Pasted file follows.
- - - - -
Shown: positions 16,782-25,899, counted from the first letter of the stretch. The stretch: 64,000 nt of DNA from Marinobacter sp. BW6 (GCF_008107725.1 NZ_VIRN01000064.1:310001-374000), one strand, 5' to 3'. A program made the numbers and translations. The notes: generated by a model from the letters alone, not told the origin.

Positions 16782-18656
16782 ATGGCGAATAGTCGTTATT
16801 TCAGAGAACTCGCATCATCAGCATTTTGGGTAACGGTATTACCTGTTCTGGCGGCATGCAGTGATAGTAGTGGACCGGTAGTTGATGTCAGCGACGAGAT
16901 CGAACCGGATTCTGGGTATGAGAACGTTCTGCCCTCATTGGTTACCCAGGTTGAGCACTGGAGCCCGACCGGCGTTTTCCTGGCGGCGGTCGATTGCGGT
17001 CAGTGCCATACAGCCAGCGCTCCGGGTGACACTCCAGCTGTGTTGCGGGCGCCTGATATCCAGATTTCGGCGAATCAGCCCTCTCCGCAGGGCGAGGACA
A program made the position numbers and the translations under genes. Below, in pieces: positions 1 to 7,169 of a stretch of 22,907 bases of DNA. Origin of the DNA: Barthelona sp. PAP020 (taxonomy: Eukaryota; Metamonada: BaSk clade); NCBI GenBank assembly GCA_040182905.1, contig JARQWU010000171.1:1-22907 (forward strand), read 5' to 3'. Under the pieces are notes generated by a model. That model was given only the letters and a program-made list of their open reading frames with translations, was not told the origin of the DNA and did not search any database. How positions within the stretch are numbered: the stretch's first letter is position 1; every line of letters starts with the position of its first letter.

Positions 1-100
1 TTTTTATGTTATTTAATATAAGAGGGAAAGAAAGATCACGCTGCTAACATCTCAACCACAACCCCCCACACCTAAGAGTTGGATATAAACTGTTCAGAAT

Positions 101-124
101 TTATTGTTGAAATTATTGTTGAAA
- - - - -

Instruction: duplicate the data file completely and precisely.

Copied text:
Shown: positions 16,782-25,899, counted from the first letter of the stretch. The stretch: 64,000 nt of DNA from Marinobacter sp. BW6 (GCF_008107725.1 NZ_VIRN01000064.1:310001-374000), one strand, 5' to 3'. A program made the numbers and translations. The notes: generated by a model from the letters alone, not told the origin.

Positions 16782-18656
16782 ATGGCGAATAGTCGTTATT
16801 TCAGAGAACTCGCATCATCAGCATTTTGGGTAACGGTATTACCTGTTCTGGCGGCATGCAGTGATAGTAGTGGACCGGTAGTTGATGTCAGCGACGAGAT
16901 CGAACCGGATTCTGGGTATGAGAACGTTCTGCCCTCATTGGTTACCCAGGTTGAGCACTGGAGCCCGACCGGCGTTTTCCTGGCGGCGGTCGATTGCGGT
17001 CAGTGCCATACAGCCAGCGCTCCGGGTGACACTCCAGCTGTGTTGCGGGCGCCTGATATCCAGATTTCGGCGAATCAGCCCTCTCCGCAGGGCGAGGACA
A program made the position numbers and the translations under genes. Below, in pieces: positions 1 to 7,169 of a stretch of 22,907 bases of DNA. Origin of the DNA: Barthelona sp. PAP020 (taxonomy: Eukaryota; Metamonada: BaSk clade); NCBI GenBank assembly GCA_040182905.1, contig JARQWU010000171.1:1-22907 (forward strand), read 5' to 3'. Under the pieces are notes generated by a model. That model was given only the letters and a program-made list of their open reading frames with translations, was not told the origin of the DNA and did not search any database. How positions within the stretch are numbered: the stretch's first letter is position 1; every line of letters starts with the position of its first letter.

Positions 1-100
1 TTTTTATGTTATTTAATATAAGAGGGAAAGAAAGATCACGCTGCTAACATCTCAACCACAACCCCCCACACCTAAGAGTTGGATATAAACTGTTCAGAAT

Positions 101-124
101 TTATTGTTGAAATTATTGTTGAAA